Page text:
TORII STATION, Okinawa – The 247th Military Police Detachment recently transitioned under U.S. Army Garrison Okinawa as part of a move to help streamline its mission.
The detachment, which is comprised of 45 military police Soldiers, was previously under the 10th Support Group. It serves as the primary police force for Torii Station, Naha Military Port and seven Defense Logistics Agency fuel sites on the island.
Capt. John Altman, detachment commander, said the 10th SG had different external mission requirements that no longer efficiently aligned with his unit’s mission.
“Falling under garrison just puts us more in line with how our mission would be,” he said. “We were splitting our focus, so this allows us to focus solely on that law enforcement mission.”
Altman said the transition solidifies the unit’s relationship with the garrison and supports its mission to safeguard garrison assets and personnel.
“Our mission set is to provide the law enforcement and physical security personnel,” he said. “We train, man and equip them at the detachment to then perform the law enforcement.”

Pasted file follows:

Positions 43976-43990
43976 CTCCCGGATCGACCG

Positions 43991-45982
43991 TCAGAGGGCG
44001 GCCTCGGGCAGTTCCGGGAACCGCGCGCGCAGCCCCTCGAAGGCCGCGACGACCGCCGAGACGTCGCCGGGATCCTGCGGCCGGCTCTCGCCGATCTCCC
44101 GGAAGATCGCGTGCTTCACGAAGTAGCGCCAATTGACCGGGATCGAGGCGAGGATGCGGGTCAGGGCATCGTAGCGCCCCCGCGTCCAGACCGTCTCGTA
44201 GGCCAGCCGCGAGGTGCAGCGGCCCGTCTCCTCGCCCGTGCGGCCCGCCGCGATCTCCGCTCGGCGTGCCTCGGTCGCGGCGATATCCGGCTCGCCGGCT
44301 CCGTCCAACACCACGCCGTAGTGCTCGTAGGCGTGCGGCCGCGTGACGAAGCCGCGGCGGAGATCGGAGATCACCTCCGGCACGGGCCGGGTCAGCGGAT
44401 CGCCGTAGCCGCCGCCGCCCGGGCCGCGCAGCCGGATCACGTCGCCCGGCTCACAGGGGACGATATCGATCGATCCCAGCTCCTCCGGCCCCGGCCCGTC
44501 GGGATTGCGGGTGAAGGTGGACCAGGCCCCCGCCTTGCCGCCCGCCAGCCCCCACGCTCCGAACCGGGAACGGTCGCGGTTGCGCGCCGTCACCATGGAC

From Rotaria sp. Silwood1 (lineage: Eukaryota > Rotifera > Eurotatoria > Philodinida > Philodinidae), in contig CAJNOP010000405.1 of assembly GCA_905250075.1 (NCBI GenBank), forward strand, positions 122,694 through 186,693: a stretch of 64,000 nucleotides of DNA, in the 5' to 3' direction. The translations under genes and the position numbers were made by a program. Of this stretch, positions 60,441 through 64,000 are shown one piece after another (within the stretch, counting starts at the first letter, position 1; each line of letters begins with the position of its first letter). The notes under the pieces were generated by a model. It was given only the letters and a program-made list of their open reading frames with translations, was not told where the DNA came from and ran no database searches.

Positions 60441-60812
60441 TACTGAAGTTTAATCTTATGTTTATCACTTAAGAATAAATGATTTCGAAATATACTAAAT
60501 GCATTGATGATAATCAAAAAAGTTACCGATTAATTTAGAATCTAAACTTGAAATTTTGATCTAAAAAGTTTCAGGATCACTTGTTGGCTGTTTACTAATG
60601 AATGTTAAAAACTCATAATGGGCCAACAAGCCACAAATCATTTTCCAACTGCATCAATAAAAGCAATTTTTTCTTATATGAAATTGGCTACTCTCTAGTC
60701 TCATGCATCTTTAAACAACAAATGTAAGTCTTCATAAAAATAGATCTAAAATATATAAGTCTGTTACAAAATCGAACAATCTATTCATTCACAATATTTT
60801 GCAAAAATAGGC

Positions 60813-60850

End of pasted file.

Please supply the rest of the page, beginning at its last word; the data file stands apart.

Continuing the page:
The recent move follows last year’s realignment of the 88th and 901st MP Dets. – the latter of which specializes in military working dogs – to U.S. Army Garrison Japan at Camp Zama.
While all the detachments were formerly under garrison control, it became difficult for the garrisons to effectively manage them at the time, Altman said.
In 2002, the Military Police Battalion Japan was activated as a provisional unit to provide command and control over the MP detachments assigned to U.S. Army Japan. The unit was dissolved in 2015 and the detachments transitioned to either the 10th SG or the 35th Combat Sustainment Support Battalion at Camp Zama.
The 247th MP Det. officially marked its return to the Okinawa garrison with a patching ceremony June 14, where Soldiers replaced the USARJ patch with a U.S. Army Materiel Command patch.
Sgt. Benjamin Gregory, a military police investigator, was one of the Soldiers to change patches.
In his current role, Gregory said he is responsible for investigating cases that can range from child neglect and assault to domestic abuse and other criminal activity. He also assists with desk duty and patrols when needed.
Gregory said he has yet to notice any challenges to his role with the transition and welcomed anything that can help him and others be successful in their duties.
“It seems like everything is running pretty smoothly since we’ve transitioned,” he said.